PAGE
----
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Libc on macOS invokes Perl as a subprocess for string processing (2017) (twitter.com)
98 points by DyslexicAtheist 31 days ago | hide | past | web | favorite | 54 comments

Well, FreeBSD does it by calling a sh builtin:

  		 * We are the child; make /bin/sh expand `words'.
  &oldsigblock, NULL);
  		if ((pdes[1] != STDOUT_FILENO ?
  		    _dup2(pdes[1], STDOUT_FILENO) :
  		    _fcntl(pdes[1], F_SETFD, 0)) < 0)
  		if (_fcntl(pdesw[0], F_SETFD, 0) < 0)
  		execl(_PATH_BSHELL, "sh", flags & WRDE_UNDEF ? "-u" : "+u",
  		    "-c", "IFS=$1;eval \"$2\";"
  		    "freebsd_wordexp -f \"$3\" ${4:+\"$4\"}",
  		    ifs != NULL ? ifs : " \t\n",
  		    flags & WRDE_SHOWERR ? "" : "exec 2>/dev/null",
  		    flags & WRDE_NOCMD ? "-p" : "",
  		    (char *)NULL);

Seems Linux version also depends on forking to the shell:


For the sake of completeness musl libc also does this.


I guess the lesson is one might not want to implement word expansion in a shell using libc... [ed: if one has ambitions to function as /bin/sh...]

But why? Looking at the wordexp synopsis it doesn't seem like a particularly advanced function. Why don't the various libc's just implement this function directly in C?

Because it's literally meant to perform shell style substitution, with all the myriad of expansions that the shell supports. Similarly to system(), which also passes its input to the shell, it's never safe to use with untrusted input. (The man-page says so.)

The macOS libc is the FreeBSD libc. FreeBSD is upstream. FreeBSD changed it recently to use /bin/sh instead of /usr/bin/perl, because it's a bit smaller and faster.

funny that glob doesn't do that http://xr.anadoxin.org/source/xref/macos-10.14-mojave/Libc-1... however wordexp does.

Glob is easier to code than wordexp. Much fewer rules.

wordexp has to perform command substitution $(command args ...) as well as arithmetic expansion $((a + b * c)).

Slightly OT, you know how people hated on C++ ranges for readability? Honestly this messy soup of C is no better.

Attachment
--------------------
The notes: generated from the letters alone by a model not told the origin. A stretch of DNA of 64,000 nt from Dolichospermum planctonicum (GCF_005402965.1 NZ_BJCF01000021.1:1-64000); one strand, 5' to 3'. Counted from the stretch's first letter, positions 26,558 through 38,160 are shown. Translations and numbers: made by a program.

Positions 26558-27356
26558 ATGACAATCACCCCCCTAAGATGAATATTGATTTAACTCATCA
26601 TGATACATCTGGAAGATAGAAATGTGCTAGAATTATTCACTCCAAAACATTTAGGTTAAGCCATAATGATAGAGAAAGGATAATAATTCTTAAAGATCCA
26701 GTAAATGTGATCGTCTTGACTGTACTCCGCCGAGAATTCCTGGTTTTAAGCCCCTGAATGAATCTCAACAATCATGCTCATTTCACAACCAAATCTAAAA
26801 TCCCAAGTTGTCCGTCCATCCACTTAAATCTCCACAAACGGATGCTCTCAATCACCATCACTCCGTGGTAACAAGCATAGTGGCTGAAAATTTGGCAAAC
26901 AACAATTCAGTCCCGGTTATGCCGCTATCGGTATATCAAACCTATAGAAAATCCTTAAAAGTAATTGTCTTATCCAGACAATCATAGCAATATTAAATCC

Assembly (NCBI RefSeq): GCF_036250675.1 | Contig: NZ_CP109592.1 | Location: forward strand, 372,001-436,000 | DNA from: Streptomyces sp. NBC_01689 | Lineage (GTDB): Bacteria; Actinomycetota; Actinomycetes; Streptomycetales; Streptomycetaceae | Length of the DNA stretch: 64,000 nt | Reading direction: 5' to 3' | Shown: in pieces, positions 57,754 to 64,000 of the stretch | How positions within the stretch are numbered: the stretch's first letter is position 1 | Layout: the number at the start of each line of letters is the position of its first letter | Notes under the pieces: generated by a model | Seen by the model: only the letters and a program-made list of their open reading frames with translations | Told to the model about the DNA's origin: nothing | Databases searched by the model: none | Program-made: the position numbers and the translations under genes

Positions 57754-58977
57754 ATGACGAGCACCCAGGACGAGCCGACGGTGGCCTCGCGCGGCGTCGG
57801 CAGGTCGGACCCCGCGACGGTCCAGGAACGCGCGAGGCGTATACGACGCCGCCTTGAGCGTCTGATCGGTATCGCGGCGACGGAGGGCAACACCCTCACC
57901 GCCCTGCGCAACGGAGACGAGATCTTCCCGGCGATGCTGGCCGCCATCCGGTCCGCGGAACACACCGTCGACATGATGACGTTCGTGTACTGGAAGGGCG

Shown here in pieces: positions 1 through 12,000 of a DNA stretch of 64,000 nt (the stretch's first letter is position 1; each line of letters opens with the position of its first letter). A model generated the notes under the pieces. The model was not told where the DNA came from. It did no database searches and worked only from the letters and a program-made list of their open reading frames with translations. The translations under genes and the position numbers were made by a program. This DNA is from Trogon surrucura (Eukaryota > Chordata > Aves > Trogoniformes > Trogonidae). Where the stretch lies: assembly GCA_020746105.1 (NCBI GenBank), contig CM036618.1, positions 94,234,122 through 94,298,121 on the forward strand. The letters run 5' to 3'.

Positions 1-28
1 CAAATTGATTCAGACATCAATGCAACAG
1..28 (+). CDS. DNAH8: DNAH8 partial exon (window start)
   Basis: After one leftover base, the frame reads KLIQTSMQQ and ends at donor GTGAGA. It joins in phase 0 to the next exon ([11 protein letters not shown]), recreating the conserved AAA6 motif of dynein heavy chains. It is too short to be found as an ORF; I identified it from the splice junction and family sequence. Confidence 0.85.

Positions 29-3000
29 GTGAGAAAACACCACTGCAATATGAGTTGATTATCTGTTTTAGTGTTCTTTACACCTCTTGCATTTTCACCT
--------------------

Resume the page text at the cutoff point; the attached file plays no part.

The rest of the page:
What in particular upsets you about it? It's pretty readable to me, and unlike C++ ranges, is actually fairly terse.

Cryptic variable names, weird indentation, ternary operator, string escaping, statements without braces.

> weird indentation

This is regular BSD style, used in lots of places. Tabs for indentation, 4 spaces for wrapped lines.

> ternary operator

Totally fine here IMO. Would get really verbose without.

> without braces

Again, regular BSD style and a matter of taste.

Yeah, but I think they have a point about the variable names. Really hard to tell the significance of anything there.

Looks transparent to me. pdes must be "pipe descriptors". ifs probably refers to the IFS concept in the shell; it may have come from getenv("IFS"). wordexp is described as influenced by IFS, and this function may have to look at that variable even though it's calling an external program to pass it different arguments (which is a bit weird at first glance: the program seems dedicated to the purpose; why can't it handle that aspect internally). flags is probably coming from the wordexp flags argument; it's being tested using the documented bitmask constants in the API.

Basically the coder here didn't just make up identifiers; they have connections to pervasive Unix concepts.

How would you do this in C++ without string escaping, or extra memory allocation for string processing? Double quotes have to be passed embedded in the arguments passed to the shell.

One way (in C or C++) would be to define constants:

    #define DQ "\""
Then instead of "\"blah\" we have DQ "blah" DQ.

It's valid C++, and you will see its ilk in C++ code bases.

Seems it's very old code. New Libc doesn't do this. This is Libc from Mojave:


The 'perl' code was a part of Libc v825.24, which seems to be included between 10.7 (Lion) and 10.8 (Mountain Lion).

Of course I still find it hilarious that even the old code did that!

The current version replaces the perl subprocess with an sh subprocess. Doesn't seem like much of an improvement.

Well, wordexp's purpose is literally to "perform shell-style word expansions", as quoted from the man page. It even supports command substitution if you don't pass WRDE_CMDSUB.